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IN THE SPOTLIGHT

Forensic Science - Related Resources

This section contains examples of nationally recognized agencies and organizations that provide services or information.

Combined DNA Index System (CODIS)
CODIS enables Federal, State, and local crime labs to exchange and compare DNA profiles electronically, thereby linking crimes to each other and to convicted offenders.

CrimeSolutions.gov
The National Institute of Justice’s CrimeSolutions.gov uses rigorous research to inform practitioners and policy makers about what works in criminal justice, juvenile justice, and crime victim services. On CrimeSolutions.gov you will find ratings and reviews of specific programs and practices that focus on a variety of justice topics, including forensics/evidence.

Federal Bureau of Investigation (FBI) Laboratory Services Division
The FBI Laboratory provides forensic exams, technical support, expert witness testimony, and advanced training to FBI personnel and partners around the globe.

National Human Genome Research Institute
The National Human Genome Research Institute was established to head the Human Genome Project for the National Institutes of Health (NIH) and to support biomedical research.

National Institute of Justice (NIJ): Forensic Information Data Exchange (FIDEX)
The FIDEX system allows criminal justice stakeholders to share forensic information. It consists of the portal and two standardized sets of Information Exchange Package Documents, one for submitting forensic cases to the crime laboratory and one for tracking the disposition of court cases for which forensic evidence has been submitted. By electronically determining the real-time status of court cases, crime laboratories can reduce their backlogs by identifying cases that have been dismissed or plea bargained in the courts and no longer need analysis.

National Institute of Justice (NIJ): Office of Investigative and Forensic Sciences (OIFS)
OIFS is the Federal government’s lead agency for forensic science research and development as well as the administration of programs that facilitate training and improve laboratory efficiency. Through the research, development, testing and evaluation process, OIFS programs provide direct support to crime laboratories and law enforcement agencies to increase their capacity to process high-volume cases, provide needed training in new technologies, and provide support to reduce backlogs through the:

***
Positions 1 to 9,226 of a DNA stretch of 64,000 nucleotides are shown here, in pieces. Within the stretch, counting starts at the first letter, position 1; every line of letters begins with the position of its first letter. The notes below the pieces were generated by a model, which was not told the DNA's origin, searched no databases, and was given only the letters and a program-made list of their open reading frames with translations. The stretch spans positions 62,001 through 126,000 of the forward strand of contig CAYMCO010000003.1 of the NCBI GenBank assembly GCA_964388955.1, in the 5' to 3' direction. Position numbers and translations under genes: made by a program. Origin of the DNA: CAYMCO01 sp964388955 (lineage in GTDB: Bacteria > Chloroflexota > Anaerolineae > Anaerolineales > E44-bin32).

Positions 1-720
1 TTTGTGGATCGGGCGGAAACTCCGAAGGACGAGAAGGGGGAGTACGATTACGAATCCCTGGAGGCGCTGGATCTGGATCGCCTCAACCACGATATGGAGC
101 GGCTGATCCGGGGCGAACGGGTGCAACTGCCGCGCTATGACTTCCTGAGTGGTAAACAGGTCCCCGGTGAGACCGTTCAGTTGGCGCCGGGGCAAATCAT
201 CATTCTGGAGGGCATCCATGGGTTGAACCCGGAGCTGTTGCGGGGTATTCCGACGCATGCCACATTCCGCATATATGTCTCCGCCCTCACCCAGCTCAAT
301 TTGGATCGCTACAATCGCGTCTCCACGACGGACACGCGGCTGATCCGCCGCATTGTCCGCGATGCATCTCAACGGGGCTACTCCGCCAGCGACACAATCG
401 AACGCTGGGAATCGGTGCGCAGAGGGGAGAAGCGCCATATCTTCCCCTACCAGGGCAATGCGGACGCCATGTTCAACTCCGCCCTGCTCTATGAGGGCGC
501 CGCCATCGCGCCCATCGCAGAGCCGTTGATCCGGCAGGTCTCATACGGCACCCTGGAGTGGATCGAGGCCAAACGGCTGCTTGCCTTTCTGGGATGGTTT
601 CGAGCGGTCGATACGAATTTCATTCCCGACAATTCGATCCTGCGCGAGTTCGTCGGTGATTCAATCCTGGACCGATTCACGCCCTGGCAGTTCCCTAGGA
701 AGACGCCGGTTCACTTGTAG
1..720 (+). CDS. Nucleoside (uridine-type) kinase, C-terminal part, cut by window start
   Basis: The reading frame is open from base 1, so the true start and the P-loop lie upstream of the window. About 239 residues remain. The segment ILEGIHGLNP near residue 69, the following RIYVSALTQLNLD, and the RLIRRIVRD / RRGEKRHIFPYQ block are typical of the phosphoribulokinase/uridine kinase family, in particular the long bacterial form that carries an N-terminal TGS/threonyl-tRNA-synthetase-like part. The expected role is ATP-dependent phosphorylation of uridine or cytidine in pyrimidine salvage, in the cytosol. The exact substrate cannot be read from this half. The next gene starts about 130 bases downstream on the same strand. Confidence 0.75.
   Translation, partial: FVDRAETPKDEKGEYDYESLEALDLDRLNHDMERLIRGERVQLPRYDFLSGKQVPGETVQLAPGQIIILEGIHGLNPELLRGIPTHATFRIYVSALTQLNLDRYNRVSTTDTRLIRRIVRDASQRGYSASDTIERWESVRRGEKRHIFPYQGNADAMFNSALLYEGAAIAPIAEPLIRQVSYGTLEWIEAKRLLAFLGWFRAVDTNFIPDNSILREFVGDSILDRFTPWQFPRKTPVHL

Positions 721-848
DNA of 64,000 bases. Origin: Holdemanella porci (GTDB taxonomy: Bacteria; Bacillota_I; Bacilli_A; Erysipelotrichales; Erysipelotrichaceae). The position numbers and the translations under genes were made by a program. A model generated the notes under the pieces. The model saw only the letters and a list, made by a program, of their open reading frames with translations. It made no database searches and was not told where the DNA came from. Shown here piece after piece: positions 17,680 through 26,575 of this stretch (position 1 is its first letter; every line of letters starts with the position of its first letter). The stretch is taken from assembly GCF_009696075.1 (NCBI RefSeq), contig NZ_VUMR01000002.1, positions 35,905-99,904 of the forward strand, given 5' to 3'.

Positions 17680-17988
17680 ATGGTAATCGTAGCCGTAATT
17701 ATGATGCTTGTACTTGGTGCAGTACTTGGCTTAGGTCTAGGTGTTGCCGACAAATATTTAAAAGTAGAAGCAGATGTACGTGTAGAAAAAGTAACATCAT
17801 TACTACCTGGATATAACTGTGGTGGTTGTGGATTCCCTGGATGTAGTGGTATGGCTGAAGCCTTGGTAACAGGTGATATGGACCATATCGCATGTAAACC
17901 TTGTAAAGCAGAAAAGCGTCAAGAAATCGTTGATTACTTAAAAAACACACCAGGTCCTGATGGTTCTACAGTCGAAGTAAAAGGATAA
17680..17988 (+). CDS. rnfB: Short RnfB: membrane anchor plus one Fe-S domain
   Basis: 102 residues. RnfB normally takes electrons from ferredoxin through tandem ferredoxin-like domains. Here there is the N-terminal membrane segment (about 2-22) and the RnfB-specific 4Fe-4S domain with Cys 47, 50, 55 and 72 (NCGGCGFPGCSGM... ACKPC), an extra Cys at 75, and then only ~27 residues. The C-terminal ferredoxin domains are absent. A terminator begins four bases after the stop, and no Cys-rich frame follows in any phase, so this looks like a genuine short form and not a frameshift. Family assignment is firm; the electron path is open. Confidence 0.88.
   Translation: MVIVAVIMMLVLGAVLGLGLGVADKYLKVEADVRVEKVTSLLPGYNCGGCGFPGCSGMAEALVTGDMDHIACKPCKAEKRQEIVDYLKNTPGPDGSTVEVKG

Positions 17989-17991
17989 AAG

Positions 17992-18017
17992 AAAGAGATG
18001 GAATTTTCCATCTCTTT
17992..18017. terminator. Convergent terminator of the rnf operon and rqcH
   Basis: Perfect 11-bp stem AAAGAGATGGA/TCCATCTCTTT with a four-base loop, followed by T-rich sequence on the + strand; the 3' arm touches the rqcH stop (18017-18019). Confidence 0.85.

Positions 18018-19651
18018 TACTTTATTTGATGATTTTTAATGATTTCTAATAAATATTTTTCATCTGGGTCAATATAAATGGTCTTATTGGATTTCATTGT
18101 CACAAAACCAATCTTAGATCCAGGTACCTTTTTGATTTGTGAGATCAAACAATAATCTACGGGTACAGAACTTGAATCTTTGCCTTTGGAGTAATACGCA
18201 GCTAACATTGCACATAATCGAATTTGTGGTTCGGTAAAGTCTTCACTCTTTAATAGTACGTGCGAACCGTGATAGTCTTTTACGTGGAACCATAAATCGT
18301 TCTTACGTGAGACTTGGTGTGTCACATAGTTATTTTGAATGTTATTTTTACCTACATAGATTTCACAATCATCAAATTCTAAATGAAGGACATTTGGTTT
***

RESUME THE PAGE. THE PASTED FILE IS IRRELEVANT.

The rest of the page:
National Toxicology Program (NTP)
This program was established in 1978 by the U.S. Department of Health and Human Services (DHHS) to coordinate toxicological testing programs within the Department, strengthen the science base in toxicology; develop and validate improved testing methods; and provide information about potentially toxic chemicals to health regulatory and research agencies, the scientific and medical communities, and the public.

Office for Victims of Crime (OVC): American Indian/Alaska Native (AI/AN) Sexual Assault Nurse Examiner-Sexual Assault Response Team (SANE-SART) Initiative
OVC established the AI/AN SANE-SART Initiative to address the comprehensive needs of tribal victims of sexual violence, with the ultimate goal of institutionalizing sustainable and evidence-based practices that meet the needs of tribal communities.

Short Tandem Repeat DNA Internet Database
The Short Tandem Repeat DNA Internet Database was created to benefit research and application of short tandem repeat DNA markers to human identity testing which are used for genetic mapping, linkage analysis, and human identity testing.

U.S. Fish and Wildlife Service Forensics Laboratory
The National Fish and Wildlife Forensics Laboratory serves both national and international communities in identifying and comparing physical evidence in an attempt to link suspect, victim and crime scene.

Links from the NCJRS Web site to non-Federal sites do not constitute an endorsement by NCJRS or its sponsors. NCJRS is not responsible for the content or privacy policy of any off-site pages that are referenced, nor does NCJRS guarantee the accuracy, completeness, timeliness, or correct sequencing of information. NCJRS is also not responsible for the use of, or results obtained from the use of, the information. It is the responsibility of the user to evaluate the content and usefulness of information obtained from non-Federal sites.